Elderly patients who are prone to blood clots are also at risk, particularly on long flights. Wearing a support hose, walking around the cabin, and performing isometric calf exercises can all help reduce the risk. Consider requesting bulkhead seats, which provide more legroom, and avoiding inside or middle seats, as well as smoking areas. In order to avoid dehydration, you should drink non-alcoholic beverages on a regular basis. Patients who have untreated angina or chest pain at rest should avoid flying as well.

the elderly at hospital

Naturally, being infected with the Covid-19 will prevent you from flying commercially. But don't forget about other contagious diseases such as fever, diarrhea, and chicken pox. All are highly contagious and, while not necessarily made worse by flying, are serious health concerns for commercial airlines. As a result, they may deny you boarding in order to reduce the risk of infecting other passengers and flight crew.

Situations which demand flying despite a medical condition

Despite the health concerns raised above, some passengers are compelled to fly. A medical complication that cannot be treated in a nearby health facility frequently forces them to look for a viable and safe alternative to commercial flights. In general, flying despite a medical condition is required in the following circumstances:

  • Unavailability of sufficient medical care in their location;
  • Desire to take advantage of better care abroad;
  • Desire to move closer to family or into a hospice;
  • Desire to participate in clinical trials in a different region.

There are a variety of reasons that necessitate flying despite a medical condition, and they vary according to each patient's needs and circumstances.

Our air ambulances: A solution to your problem

It can be difficult to transport a patient from one location to another. We, on the other hand, are very knowledgeable about the process and will assist you at every step of the way to make your repatriation/evacuation as easy as possible.

Our planes are essentially flying intensive care units. We have enough oxygen on board to cover any potential delays, as well as a full complement of medicines and medical equipment. Furthermore, life support equipment can be transported to and from hospitals on our ground transports. We have diversion plans and procedures in place to accommodate all of our patients in the event of an emergency or unplanned lengthy delays.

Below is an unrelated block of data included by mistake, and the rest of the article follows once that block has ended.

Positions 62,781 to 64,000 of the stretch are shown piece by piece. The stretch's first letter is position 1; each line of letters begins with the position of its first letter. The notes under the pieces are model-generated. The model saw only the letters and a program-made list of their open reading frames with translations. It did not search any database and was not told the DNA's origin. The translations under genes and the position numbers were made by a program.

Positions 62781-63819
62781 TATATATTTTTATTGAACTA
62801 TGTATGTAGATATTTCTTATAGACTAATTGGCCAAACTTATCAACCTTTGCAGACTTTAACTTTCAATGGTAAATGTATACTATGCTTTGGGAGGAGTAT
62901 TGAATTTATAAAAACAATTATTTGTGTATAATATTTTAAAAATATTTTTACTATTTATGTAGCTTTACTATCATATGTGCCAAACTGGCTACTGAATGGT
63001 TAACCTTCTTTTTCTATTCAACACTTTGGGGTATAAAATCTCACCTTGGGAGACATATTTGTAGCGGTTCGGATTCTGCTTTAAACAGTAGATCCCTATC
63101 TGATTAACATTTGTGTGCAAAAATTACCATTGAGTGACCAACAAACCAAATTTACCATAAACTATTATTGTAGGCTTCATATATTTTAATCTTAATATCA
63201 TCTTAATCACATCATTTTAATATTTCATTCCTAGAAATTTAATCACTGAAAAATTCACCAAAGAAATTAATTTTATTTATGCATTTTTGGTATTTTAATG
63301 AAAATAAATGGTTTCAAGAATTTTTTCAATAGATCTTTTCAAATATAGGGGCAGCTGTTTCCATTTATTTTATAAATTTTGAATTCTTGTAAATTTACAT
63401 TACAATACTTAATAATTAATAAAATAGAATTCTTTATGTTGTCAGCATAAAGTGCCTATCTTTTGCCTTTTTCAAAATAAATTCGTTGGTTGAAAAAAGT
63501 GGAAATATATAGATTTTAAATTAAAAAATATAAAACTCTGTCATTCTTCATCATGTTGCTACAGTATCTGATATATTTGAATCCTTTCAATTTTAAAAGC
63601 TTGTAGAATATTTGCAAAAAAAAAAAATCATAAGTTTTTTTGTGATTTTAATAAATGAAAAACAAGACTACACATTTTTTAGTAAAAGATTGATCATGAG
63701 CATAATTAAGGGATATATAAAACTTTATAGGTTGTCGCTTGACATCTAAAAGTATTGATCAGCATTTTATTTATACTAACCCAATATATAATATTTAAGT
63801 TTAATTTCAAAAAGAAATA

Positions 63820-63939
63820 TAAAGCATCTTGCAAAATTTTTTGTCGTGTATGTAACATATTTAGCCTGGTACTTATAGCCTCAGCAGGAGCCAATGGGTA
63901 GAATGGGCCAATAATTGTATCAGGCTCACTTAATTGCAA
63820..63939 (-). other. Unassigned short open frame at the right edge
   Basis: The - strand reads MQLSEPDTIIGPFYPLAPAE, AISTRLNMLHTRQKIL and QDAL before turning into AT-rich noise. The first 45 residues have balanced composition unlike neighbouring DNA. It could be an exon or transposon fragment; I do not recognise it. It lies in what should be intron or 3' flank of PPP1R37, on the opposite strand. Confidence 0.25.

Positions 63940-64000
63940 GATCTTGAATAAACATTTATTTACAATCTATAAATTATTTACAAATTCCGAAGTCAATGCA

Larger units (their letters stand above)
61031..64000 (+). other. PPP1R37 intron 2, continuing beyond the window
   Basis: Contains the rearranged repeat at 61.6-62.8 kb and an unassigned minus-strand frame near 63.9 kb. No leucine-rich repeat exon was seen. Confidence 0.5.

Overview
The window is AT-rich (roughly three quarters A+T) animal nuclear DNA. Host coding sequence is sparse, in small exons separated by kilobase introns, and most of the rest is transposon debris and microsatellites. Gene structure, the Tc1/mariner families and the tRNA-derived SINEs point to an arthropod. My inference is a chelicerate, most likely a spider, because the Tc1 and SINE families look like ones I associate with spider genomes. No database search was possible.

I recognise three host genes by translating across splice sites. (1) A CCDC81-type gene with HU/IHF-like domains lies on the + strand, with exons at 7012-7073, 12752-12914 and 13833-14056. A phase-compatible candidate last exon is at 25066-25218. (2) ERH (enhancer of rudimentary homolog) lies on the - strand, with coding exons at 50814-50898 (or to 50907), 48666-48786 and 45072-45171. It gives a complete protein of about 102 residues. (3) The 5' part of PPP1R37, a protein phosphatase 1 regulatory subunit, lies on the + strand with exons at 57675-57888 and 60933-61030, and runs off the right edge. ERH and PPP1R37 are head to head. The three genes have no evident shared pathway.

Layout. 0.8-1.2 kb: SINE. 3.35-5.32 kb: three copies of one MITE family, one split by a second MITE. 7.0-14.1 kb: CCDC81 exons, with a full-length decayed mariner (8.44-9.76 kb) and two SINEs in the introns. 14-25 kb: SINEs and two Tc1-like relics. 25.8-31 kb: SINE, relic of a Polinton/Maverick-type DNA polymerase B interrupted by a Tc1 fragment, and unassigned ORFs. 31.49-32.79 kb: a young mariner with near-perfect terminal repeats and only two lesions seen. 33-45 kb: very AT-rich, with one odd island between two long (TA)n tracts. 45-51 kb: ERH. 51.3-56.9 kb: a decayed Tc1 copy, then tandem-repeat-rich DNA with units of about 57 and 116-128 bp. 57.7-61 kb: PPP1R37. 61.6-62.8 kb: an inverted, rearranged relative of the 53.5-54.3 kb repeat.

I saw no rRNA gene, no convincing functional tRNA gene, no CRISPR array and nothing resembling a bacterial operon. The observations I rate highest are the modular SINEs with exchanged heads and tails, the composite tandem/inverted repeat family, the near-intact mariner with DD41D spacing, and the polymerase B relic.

Why should you use Medical Repatriation UK for medical repatriation?

International medical repatriation and evacuation require international expertise, long-distance medical capability, and long-distance assets, which commercial airlines may not always have. We have transported countless patients all over the world since our beginning. You can trust that we will evacuate or repatriate your patient quickly and safely to your destination country.

As per your request, our all-inclusive medical flight services can include providing interpreters, assisting you in applying for visas, obtaining flight permits, and managing specific Covid concerns from both the country of departure and the country of arrival. Indeed, we are experts at expediting procedures to reduce both upfront time and costs.

air ambulance interior

Also, certain medical conditions require patients to be transported at sea level pressure, which may increase the amount of fuel and the number of fuel stops required. Because we have a fleet of private jets and helicopters, no situation is too difficult for us to handle. To ensure that medical repatriation is completed on time, we also have multiple teams and follow the strictest Covid-19 disinfection protocols.

Based on our years of experience, the number of patients we have safely repatriated, our range of equipment and aircraft, and the breadth of our all-inclusive services, Medical Repatriation UK is uniquely qualified to manage your medical repatriation and evacuation needs.

Do you have any additional questions?

Many of the most frequently asked questions about long-distance patient transfer to the UK are addressed in our FAQ.

Contact us right away for medical repatriation!

Please contact our 24-hour service at any time if you require additional information or a free non-binding quote. Our friendly and knowledgeable staff can be reached at: